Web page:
Classic Fairy Tales Reconsidered
One Section Available to Choose From:
|Course Dates||Weeks||Meeting Times||Status||Instructor(s)||CRN|
|June 15, 2015 - June 26, 2015||2||M-F 12:15-3:05P||Open||Elisabeth Bell||10005|
Originally, fairy tales were not intended for children, but throughout much of their history, they were told among adult audiences for entertainment and instruction. During Romanticism, fairy tales were understood as tales sending a strong moral and didactic message. The basic structure and narrative conventions are provided through magic, supernatural elements, and happy endings. This course introduces students to the original versions of fairy tales and makes them aware that the tradition continues to present times.
We will re-read the classics Beauty and the Beast, Bluebeard, Little Red Riding Hood, Puss-in-Boots, and Sleeping Beauty from a contemporary author's perspective, starting with Apuleius, Straparola, Basile, Perrault, and the Grimm Brothers. We will then compare their versions to 20th-century re-tellings by British author Angela Carter.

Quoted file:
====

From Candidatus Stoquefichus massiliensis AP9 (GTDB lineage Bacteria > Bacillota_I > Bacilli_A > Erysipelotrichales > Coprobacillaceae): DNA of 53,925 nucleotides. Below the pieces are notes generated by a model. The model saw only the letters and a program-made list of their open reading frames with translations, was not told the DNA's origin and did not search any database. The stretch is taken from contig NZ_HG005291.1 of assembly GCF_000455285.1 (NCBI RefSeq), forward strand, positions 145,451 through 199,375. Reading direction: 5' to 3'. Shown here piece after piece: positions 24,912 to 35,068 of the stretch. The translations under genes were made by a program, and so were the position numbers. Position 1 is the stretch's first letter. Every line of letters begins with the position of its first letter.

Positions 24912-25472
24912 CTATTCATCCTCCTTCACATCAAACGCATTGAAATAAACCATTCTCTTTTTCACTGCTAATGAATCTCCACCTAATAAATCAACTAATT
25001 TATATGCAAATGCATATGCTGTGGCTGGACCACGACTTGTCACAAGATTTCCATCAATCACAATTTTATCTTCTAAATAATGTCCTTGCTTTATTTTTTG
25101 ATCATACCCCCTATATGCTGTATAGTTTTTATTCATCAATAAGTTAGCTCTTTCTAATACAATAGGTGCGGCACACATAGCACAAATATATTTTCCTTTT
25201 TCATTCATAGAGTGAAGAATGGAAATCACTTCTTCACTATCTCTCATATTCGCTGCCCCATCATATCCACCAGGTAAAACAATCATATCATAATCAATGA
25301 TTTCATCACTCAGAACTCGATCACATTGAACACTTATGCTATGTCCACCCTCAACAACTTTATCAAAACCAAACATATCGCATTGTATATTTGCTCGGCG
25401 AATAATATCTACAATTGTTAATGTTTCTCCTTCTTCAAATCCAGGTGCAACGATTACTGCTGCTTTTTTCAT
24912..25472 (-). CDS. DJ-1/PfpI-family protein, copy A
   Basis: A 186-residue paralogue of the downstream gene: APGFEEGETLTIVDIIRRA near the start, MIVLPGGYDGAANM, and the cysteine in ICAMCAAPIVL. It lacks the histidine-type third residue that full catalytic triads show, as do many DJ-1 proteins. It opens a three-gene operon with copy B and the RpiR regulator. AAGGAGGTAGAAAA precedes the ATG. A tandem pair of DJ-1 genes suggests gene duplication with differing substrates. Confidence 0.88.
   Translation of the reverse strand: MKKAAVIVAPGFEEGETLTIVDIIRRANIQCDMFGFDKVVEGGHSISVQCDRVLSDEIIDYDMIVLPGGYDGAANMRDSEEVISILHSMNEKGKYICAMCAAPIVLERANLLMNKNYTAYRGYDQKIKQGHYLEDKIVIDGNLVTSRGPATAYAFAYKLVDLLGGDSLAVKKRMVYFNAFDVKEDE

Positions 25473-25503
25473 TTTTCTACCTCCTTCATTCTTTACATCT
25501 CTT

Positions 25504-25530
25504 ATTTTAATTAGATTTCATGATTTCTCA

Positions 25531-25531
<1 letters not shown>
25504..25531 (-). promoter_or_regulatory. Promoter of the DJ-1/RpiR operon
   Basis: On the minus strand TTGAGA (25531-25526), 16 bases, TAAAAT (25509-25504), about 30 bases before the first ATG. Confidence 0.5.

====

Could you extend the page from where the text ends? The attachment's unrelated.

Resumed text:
At the end of this course, you should be able to:
• appreciate diversity and human differences in a variety of cultures,
• demonstrate an understanding of literature as a work of art,
• identify and define literary elements, genres, and artistic movements,
• ask informed questions, discuss interpretations, experiment with new ideas, share your insights with others,
• have acquired a literary vocabulary and developed an understanding of how to access new texts,
• apply the acquired conceptual tools with which to approach literature to other fields,
• critically analyze a text based on your own observations and close reading,
• think, write, and speak critically and analytically about crucial issues and then use your new skills to write clear, coherent, well-structured papers using a given text as support to your claims and as illustrations of your thesis about a literary work,
• have a better understanding and appreciation of literature from other cultures.
• Finally, you will have developed some learning skills, as well as adult-level writing and conversation techniques, that should serve you well throughout your college career.